Hair, hair girls, have you uploaded your “hair statement selfie” yet on Insta-fuzz? It’s a popular trend this year you know, and a lot of women are boldly flaunting their lady pits and bikini fuzz as part of the hair revolution sweeping social media this year.

Even though 21-year-old Exeter University student Laura Jackson’s campaign “encouraging women to grow out their body hair” was just month-long; 2019 turned out to be hair-raising in many ways as women from the UK, US, Canada, Germany, Russia, India and Spain participated in the global movement.

Positioned as an “explicitly feminist” company, Billie also started Project Body Hair, a radical “image library of hair in all sorts of places it’s not supposed to be” starting with the return to the full bikini bush.

Desi girl MalaikaAroraOfficial ruffled a lot of troll hair with her fledgeling growth, but you gotta admire the “no shave no shame” Gorgeous@Alaskanhairygirl and Incredible@pansyisinsane for letting their thick bushy hair down as a symbol of body positivity. Among the top favourites though was viral YouTuber Official Rainbow Girl’s Unicorn pit trend with not one coloured underarm hair out of place.

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#bts….

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In April 2019, Nigerian-American singer Annahstasia went ahead and set the “Big mood” by going au naturale in a Nike sports bra ad and from then on there was just no stopping the “go natural movement” despite the green vomit emojis.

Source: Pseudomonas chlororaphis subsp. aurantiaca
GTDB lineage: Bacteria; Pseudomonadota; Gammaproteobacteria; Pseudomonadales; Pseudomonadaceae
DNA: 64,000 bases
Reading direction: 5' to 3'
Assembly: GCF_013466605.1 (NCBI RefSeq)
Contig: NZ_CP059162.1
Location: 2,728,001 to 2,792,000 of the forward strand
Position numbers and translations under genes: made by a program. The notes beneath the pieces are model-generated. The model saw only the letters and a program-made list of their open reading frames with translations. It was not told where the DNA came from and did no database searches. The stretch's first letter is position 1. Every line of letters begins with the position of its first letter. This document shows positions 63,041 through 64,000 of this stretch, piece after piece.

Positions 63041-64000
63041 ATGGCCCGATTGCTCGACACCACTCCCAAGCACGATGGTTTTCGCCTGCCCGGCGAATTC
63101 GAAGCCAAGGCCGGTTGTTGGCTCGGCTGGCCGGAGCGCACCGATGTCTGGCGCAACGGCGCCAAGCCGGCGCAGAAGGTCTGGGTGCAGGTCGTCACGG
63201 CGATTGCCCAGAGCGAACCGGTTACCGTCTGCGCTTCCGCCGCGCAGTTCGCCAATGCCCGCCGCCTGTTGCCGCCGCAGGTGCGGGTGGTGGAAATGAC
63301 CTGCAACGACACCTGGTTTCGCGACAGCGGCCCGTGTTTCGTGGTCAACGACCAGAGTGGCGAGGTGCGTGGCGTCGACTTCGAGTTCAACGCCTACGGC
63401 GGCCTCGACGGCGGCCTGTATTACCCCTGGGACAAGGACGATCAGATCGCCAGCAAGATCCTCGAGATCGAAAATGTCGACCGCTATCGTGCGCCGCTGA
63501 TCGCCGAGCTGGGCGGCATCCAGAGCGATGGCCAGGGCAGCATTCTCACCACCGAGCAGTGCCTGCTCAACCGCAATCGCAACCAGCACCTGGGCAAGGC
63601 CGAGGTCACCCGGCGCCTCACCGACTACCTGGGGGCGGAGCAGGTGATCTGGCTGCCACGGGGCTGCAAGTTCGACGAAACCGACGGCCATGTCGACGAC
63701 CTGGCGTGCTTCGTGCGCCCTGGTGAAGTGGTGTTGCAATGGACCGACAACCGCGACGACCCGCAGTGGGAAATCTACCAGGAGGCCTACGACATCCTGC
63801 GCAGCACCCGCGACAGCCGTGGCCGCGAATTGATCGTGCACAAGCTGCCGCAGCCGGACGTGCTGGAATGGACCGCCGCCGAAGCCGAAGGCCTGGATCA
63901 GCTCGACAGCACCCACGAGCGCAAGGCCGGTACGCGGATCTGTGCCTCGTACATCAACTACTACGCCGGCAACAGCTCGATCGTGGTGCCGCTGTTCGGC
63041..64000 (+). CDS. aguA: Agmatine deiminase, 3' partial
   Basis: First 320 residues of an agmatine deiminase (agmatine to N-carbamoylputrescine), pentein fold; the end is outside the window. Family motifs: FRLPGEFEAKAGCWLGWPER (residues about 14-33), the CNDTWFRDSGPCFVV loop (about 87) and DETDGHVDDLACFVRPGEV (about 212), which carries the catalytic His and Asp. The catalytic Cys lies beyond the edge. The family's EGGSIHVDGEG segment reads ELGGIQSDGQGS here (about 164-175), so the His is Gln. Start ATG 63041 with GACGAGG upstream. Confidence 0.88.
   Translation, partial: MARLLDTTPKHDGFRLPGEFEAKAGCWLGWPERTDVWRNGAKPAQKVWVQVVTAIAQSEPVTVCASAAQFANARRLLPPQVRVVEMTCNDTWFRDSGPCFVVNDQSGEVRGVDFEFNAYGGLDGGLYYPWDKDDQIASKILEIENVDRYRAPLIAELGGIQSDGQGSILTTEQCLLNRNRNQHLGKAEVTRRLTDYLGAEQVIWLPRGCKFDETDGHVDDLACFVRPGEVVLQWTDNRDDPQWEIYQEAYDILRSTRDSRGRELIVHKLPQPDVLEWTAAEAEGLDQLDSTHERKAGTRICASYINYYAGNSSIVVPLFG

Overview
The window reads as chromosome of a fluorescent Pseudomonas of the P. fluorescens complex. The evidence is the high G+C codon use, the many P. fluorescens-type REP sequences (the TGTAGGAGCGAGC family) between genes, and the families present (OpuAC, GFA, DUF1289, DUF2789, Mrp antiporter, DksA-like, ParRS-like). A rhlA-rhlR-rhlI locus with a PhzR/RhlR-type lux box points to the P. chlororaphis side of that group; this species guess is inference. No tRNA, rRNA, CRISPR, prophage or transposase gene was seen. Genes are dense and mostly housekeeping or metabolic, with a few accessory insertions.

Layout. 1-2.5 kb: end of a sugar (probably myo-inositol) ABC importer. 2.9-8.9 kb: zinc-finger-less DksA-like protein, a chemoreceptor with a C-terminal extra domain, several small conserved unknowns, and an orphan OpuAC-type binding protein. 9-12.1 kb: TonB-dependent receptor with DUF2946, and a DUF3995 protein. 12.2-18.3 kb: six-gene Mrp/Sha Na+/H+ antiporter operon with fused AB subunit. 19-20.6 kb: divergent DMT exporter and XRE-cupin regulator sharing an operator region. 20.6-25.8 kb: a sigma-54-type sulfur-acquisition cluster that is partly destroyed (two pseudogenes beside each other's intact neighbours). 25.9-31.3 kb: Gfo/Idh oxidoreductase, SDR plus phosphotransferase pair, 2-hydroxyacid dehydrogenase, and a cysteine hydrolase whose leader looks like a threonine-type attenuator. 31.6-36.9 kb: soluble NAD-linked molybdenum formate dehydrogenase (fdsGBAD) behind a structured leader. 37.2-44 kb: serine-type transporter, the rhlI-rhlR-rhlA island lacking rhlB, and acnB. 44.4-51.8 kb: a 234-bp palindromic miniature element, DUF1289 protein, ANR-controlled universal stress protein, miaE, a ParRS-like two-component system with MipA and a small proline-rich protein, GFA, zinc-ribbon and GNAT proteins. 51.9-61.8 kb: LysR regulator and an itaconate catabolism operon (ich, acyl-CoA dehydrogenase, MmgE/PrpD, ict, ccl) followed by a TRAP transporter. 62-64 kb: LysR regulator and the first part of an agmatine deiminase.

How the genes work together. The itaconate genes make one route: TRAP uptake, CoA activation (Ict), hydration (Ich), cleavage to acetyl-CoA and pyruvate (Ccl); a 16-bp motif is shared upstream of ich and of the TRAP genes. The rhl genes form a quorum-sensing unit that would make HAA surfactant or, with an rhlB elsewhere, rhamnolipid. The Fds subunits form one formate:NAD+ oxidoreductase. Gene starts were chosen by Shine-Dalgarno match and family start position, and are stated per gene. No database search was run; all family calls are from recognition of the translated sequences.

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Big mood @annahstasia.

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The mega-bucks beauty industry quickly caught on with @gret_chen_chen’s “nose hair extensions” which became an unusual fad along with a major comeback of the “Hairiest Trend of 2016,” Furry Nails. Created by Jan Arnold, style director and co-founder of CND nail polish, this hirsute fashion accessory ranked high on the enamel charts of marmor, werewolf and crochet nails.

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What must have made the opposite camp’s hair stand on end was the NY-based Billie’s “razors built for womankind” ads “revealing undisturbed axillary fuzz.” Positioned as an “explicitly feminist” company, Billie also started Project Body Hair, a radical “image library of hair in all sorts of places it’s not supposed to be” starting with the return to the full bikini bush. The move soon inspired other companies like Gillette to similarly celebrate a woman’s choice as part of the new feminist armpit hair revolution.

Clearly, the “gender-bending” that began with Frida Kahlo’s monobrow, Sophia Loren and Madonna’s unabashed smashing of beauty norms, rubbed on to “Pretty Woman” Julia Roberts, singer-activist Kelly Rowland, wild child Miley Cyrus, ‘90s icon Drew Barrymore and even supermodel Gigi Hadid, coming a full circle this year as loads of millennials and Gen Zers chucked the razor to make “half statement-half ornament” by embracing body hair.

Feminists have always challenged the “restrictive beauty culture” of stilettos, sculpted brows, cosmetics and sexy lingerie and society’s preoccupation with perfectly air-brushed women’s bodies. Today, youngsters have started out-rightly rejecting such ill-conceived standards of female beauty by consciously debunking societal pressures and expectations as they shift to normalizing hairy hashtags.

Something supermodel Emily Ratajkowski too supported by posing for Harper’s Bazaar with her arms lifted to proudly show off her armpit hair, her Insta pic collected millions of “likes” praising her for using her privilege “to fight for individual freedom and destroying beauty dogmas.”